By Brielle Russ, John F. Kennedy High School ‘24 

Brielle with her students

I’m a current senior in the Education program at John F. Kennedy High School, and I plan to go to college for education as well. When I graduate, I’ll return to teach in New Orleans Public Schools. I plan to start off with kindergarten, and then move my way up to middle school and high school.

In the teaching program at JFK, we learn a lot. We take a class, Education 1, and they give us the breakdown on what we need to know. We go over different scenarios that might happen in the classroom. On Tuesdays and Thursdays, we actually go into the classroom and are assistant teachers, or teach in small groups, or we might do the whole group depending on what level you are on. I teach kindergarten English at Hynes UNO Charter School. I help them write letters and do their ABC’s. We might read a story, and I help them sound out the words.

Brielle with her students

I’ve learned a lot as a person and student teacher. I’ve learned time management, and how to adapt to different environments. I’ve also learned how to create new and different teaching strategies to help kids.

I had one student who really needed those new strategies. We were working on math, and she had some struggles. For example; she could count, and she could say “1,2,3,4 – but when she looked at the number, she couldn’t tell you what that number was. So I was trying different strategies, having her write it out, making songs about it, and trying to have her get the number down, so when she sees that number, she’ll know what it is. But the next day, she was still struggling. We practiced more together and tried new strategies. I told her to go home and work on it by singing songs at home with her mom. When I came back the next Thursday, and gave her the same worksheet, she had it! It was obvious that she practiced and was determined to gain that skill. I was proud to see her progress in the class. Helping kids really pays off. 

My friend Amai’ya teaches kindergarten as well. When she teaches, she explains to the kids and breaks it down. I went to her class one time, and she was really on the ground with the kids, with the blocks, breaking stuff down for them. I was like, “wow.”

I think it’s helpful that Amai’ya, and I, and our classmates are from New Orleans and teaching students from New Orleans. If I was from a different state, and I was teaching kids in New Orleans, it would be a very difficult task, due to the cultural differences. I wouldn’t know what they’re going through. I wouldn’t know much about them, and the whole thing would be a learning experience just to be able to get a basic connection.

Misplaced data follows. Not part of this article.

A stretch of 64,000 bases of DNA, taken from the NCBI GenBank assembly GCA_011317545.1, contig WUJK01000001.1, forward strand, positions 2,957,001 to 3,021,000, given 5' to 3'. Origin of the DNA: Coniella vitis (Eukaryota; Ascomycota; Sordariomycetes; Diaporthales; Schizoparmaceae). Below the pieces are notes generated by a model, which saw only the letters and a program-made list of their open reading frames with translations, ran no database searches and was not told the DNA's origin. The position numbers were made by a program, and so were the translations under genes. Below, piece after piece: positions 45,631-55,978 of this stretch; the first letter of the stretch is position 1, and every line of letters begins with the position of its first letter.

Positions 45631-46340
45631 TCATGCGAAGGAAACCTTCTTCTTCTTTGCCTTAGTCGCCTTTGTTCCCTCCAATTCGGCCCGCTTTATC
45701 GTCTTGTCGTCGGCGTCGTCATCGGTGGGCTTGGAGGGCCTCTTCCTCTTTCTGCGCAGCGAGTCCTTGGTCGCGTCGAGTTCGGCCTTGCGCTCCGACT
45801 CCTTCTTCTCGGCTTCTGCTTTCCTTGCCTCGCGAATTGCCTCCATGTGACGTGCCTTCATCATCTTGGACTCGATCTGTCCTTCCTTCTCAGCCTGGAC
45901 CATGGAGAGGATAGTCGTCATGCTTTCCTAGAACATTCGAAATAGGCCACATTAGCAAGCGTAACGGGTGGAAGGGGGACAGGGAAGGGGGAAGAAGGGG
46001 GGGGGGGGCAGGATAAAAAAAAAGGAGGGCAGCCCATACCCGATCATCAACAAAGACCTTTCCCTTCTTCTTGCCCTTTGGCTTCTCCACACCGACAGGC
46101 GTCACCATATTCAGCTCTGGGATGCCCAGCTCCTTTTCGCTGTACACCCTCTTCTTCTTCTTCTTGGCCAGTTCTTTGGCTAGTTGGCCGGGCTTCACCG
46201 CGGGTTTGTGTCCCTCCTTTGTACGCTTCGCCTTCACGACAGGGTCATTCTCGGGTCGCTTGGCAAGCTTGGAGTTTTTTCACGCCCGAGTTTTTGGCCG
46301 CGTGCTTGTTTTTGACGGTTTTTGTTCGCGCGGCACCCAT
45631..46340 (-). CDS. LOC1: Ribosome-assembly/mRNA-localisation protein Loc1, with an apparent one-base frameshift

Amai’ya student teaching

I believe that the education program helps us bond, build connections, and network with other people. I am certain that all of the John F. Kennedy High School  Education Program student teachers made a positive impact on the students and staff at Hynes UNO Charter School, and we will be remembered. 

To me, teachers are like a second parent. They should care. They should teach you things that you may need for school, your job, and for life. They’re going to teach you to be a better person. 

A good teacher is caring. A good teacher is one that can hold you accountable and is not afraid to stop the class and break things down to actually explain things, instead of just talking to you.

Mr. Flores is my Education l and AP Literature teacher. He holds me accountable. He figures out all of his students strengths and weaknesses, and he finds different techniques to teach us the material. The strength he saw in me was that I was a good leader.

Brielle and Mr. Flores

By being in the teaching program, I know I can have an impact on my students just like Mr. Flores has an impact on me. It makes me happy to know that I’m helping somebody to get where I’m at in the future, and get them on the right track by teaching and building a connection with them. If I become a teacher, I might be teaching them again in the future. So, I feel like that connection really helps me, and making their day, makes my day.

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